Marjorie Adams always wanted to be a teacher but realized that meant dealing with parents. While working at a CPA firm instead, it clicked. She could teach businesses how to work better with QuickBooks, still educating, but in a different type of classroom. Adams founded Fourlane 12 years ago, and ironically, she’s still dealing with parents: the majority of her 80+ employees are women, most of them moms.
Fourlane helps small to midsize businesses convert from their existing accounting software to QuickBooks Enterprise. They identify gaps and inefficiencies in current processes, design new systems, and train clients to optimize the software. Most QuickBooks users utilize only 10 percent of the software’s capabilities, Adams says. Fourlane shows them how to get more from it.
One of Adams’ first clients, a nonprofit, presented 1,200 lines of financials to board members every year. “We changed the design, so the financials were 14 lines long--understandable and simple,” Adams says. This shaved down the four-week budget creation process to two hours annually.
An investment in people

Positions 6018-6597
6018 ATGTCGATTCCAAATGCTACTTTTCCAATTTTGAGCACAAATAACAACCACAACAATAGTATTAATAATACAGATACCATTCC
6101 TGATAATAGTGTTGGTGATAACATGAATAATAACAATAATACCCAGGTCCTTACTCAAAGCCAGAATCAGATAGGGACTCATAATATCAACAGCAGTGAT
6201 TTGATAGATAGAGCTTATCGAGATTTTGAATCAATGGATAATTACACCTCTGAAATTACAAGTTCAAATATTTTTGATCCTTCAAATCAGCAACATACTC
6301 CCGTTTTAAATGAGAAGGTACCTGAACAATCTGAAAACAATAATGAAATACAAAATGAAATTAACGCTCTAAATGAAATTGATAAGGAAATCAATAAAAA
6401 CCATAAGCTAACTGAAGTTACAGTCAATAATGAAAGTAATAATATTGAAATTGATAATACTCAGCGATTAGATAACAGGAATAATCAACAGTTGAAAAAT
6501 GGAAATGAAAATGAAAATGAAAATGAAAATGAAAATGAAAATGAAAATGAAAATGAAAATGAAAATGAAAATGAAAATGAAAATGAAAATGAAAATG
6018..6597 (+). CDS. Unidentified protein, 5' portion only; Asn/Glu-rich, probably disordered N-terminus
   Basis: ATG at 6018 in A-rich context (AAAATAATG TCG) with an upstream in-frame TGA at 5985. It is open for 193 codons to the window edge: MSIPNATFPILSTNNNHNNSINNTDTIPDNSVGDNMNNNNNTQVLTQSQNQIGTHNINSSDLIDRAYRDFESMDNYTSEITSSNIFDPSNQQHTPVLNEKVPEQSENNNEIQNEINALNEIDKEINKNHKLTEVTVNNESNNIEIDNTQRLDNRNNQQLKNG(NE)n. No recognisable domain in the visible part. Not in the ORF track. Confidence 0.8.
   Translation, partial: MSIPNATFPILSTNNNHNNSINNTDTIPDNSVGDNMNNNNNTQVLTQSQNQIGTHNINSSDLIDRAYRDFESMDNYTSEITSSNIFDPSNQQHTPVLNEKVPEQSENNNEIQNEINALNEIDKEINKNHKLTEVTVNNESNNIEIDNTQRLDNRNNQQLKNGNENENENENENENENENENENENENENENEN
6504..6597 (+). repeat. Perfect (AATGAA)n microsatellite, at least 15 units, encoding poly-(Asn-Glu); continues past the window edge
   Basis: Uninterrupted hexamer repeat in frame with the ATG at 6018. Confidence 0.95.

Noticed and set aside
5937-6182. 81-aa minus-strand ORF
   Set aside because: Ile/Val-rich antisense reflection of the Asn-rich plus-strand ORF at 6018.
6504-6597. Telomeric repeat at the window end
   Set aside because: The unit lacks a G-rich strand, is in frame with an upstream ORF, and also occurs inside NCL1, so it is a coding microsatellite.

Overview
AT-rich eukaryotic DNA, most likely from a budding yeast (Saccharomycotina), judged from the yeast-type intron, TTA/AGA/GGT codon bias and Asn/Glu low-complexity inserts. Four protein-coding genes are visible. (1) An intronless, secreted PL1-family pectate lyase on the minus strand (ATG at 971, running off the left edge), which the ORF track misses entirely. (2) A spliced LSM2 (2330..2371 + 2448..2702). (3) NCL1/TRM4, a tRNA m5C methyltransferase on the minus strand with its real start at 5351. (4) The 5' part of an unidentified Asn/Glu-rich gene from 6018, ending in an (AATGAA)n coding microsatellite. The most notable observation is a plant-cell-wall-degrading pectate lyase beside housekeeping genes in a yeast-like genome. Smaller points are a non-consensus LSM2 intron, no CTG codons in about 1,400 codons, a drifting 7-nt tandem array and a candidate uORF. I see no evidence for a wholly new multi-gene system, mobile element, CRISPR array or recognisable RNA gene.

Fourlane was founded in Austin, Texas, in 2009 as a remote-based business. That makes it both easier and more challenging to hire employees. Its QuickBooks consultants live in 15 states, rarely working on-site at client offices. “If they have a good accounting background, we can teach them the rest,” Adams says.
That meant paying for in-home childcare and tutoring if needed during the pandemic. Fourlane retained all but one employee during the chaotic time.
The company is metrics-driven to help employees and management provide transparency when someone is on or off track. They also rely on a mixture of weekly on-camera team meetings and daily huddles.
Fourlane consultants benefit from the high volume of work and exposure to various clients and situations. “We can have this kind of volume because our processes are so well documented,” she says. Adams adds that one year working at Fourlane is like 10 in private industry. “People who get bored in other jobs do well at Fourlane. They’re challenged to find solutions, and they love the impact they have on the day-to-day lives of business owners.”
Transparency and education: a cultural fit
When interviewing potential consultants, Adams asks what drives them. “When people say it’s about educating and helping small businesses, that is in line with what we do,” she says. In the accounting industry, information is closely held, so the customer must rely on the firm they work with. “We like to transfer as much knowledge as possible,” she says.
That includes putting formerly internal QuickBooks training videos online. Allowing clients to self-train on easier processes lets the Fourlane consultants focus on higher-level strategic issues with the client.
Transparency is one reason Fourlane is both an Inc. Best Workplace and ranked 3905 on the Inc. 5000 list of America’s fastest-growing companies. “There’s no data hidden from anybody,” she says. “It helps the team feel confident in our direction.”